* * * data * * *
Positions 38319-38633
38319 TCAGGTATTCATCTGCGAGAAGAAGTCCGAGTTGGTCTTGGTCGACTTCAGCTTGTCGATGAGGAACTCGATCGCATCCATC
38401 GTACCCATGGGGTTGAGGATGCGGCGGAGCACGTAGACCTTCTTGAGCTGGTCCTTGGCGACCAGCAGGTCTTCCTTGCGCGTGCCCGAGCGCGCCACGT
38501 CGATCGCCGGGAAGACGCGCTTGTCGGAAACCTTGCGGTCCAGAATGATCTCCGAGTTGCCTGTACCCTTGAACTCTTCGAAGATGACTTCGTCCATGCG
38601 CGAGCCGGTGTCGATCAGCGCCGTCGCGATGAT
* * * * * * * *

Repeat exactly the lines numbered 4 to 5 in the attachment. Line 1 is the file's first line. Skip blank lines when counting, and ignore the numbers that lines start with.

38501 CGATCGCCGGGAAGACGCGCTTGTCGGAAACCTTGCGGTCCAGAATGATCTCCGAGTTGCCTGTACCCTTGAACTCTTCGAAGATGACTTCGTCCATGCG
38601 CGAGCCGGTGTCGATCAGCGCCGTCGCGATGAT